So, on paper, it looked like Pakistan had no chance. But the result was something else.

Now let us do the same analysis for India and Bangladesh in the 5 years up to Jun 14, 2017

India led 5-2 with 1 no-result.

In India there were no matches.

In Bangladesh, India led 4-2 with 1 no-result

In neutral grounds (in Australia in the 2015 WC), India won 1-0

But it should be noted that the last series between India and Bangladesh was in Bangladesh in 2015, when Bangladesh won 2-1. Forgotten that already? See the series summary (and scorecards if you want):

http://www.espncricinfo.com/ci/engine/series/870723.html

The key here was the “shock value” of  Mustafizur Rehman who made his debut here, with 5,6 and 2 wickets in the 3 matches. He was deservedly Man of the Series.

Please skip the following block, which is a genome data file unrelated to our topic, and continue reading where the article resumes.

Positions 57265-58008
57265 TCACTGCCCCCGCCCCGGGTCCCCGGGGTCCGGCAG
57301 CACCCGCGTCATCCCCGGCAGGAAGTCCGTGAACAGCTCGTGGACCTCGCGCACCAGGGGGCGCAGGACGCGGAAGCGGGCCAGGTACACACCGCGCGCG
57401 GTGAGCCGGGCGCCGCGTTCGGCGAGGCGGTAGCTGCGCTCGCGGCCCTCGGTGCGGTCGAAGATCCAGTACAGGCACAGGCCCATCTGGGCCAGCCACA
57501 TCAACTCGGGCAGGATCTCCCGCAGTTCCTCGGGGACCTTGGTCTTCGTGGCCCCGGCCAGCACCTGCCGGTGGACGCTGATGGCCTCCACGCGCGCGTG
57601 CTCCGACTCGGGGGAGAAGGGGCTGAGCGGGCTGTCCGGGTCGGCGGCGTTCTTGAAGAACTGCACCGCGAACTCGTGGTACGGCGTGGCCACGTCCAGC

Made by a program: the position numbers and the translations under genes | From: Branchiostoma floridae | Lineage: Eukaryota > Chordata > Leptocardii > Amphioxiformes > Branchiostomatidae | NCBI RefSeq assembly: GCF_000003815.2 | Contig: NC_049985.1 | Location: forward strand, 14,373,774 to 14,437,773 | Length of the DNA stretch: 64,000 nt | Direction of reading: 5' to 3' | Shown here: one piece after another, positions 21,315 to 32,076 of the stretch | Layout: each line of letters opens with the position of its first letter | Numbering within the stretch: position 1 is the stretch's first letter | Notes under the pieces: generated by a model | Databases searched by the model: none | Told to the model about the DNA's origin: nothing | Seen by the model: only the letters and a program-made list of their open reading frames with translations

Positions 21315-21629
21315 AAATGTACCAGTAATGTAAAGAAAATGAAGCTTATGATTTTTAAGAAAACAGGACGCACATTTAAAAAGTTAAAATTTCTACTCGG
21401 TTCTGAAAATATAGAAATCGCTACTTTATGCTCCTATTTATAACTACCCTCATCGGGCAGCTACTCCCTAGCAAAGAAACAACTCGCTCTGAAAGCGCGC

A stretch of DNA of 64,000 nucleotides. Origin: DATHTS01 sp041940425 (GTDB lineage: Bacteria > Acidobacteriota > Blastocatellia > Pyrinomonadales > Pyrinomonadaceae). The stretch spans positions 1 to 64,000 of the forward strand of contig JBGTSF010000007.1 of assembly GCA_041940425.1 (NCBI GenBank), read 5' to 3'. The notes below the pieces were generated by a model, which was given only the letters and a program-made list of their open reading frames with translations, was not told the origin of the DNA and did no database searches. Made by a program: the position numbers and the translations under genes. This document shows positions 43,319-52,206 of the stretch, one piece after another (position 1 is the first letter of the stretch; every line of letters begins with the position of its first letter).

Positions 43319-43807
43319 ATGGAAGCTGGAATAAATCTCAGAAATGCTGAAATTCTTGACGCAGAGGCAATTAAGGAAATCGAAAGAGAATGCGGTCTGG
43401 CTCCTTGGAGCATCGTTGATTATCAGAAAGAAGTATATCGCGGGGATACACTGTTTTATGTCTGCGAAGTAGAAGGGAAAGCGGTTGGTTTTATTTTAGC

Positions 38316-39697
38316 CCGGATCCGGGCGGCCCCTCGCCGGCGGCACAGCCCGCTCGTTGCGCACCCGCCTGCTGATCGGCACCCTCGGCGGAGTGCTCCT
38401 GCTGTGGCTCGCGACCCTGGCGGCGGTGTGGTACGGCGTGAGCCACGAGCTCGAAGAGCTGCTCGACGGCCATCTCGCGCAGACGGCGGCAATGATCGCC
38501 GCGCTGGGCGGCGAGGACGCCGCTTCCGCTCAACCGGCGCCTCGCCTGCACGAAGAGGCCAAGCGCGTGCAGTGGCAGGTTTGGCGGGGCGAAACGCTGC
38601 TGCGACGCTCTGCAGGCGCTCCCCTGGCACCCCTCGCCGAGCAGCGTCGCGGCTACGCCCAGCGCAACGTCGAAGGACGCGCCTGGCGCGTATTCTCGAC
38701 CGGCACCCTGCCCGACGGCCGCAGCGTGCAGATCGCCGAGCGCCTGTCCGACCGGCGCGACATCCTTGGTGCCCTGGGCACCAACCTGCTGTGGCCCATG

But then, he has not done too well in this tournament. See the details of his recent matches here: http://www.espncricinfo.com/ci/content/player/330902.html

So we see that India does have a strong record over Bangladesh in the last 5 years. Just like England had over Pakistan. India should not be overconfident (remember the World Cup of 2007?)

 

Best performances in “No Result” ODIs

Anyone who was following the Australia-New Zealand ODI on Jun 2 would have been frustrated with the rain delays-particularly when the rain ended play at an intriguing stage. However, you would have witnessed a couple of new records for No-Result ODIs.

Williamson’s 100 was, however, not a record. It is one of 17 centuries made in these ODIs.

Here you can see all scores of 90+ in No-Result ODIs:

High score in NR